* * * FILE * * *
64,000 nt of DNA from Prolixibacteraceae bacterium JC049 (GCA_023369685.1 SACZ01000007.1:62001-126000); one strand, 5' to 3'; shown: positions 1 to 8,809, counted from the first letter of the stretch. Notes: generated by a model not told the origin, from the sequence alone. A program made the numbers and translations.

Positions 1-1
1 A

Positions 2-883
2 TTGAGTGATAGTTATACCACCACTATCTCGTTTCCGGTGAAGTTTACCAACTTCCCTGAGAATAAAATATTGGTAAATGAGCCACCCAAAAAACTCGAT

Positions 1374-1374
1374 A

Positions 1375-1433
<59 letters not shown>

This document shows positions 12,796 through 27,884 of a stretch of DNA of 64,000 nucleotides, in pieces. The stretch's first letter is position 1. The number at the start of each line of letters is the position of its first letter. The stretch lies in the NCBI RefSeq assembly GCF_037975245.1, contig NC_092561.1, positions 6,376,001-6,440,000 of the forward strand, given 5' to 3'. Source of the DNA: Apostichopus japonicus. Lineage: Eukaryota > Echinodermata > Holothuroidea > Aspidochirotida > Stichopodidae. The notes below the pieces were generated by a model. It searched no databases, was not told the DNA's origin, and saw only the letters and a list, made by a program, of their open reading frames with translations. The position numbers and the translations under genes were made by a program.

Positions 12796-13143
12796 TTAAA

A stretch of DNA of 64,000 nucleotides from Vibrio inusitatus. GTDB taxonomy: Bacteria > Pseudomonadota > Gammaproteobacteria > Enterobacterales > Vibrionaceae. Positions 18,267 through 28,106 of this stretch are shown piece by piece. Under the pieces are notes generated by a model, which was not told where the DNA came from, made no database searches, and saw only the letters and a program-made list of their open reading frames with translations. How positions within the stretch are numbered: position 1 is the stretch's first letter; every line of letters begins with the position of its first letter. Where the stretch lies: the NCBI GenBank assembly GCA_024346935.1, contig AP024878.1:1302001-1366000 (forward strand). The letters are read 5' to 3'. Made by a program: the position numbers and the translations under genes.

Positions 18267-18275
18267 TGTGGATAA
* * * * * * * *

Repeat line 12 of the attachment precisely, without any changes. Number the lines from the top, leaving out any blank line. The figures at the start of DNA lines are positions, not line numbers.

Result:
12796 TTAAA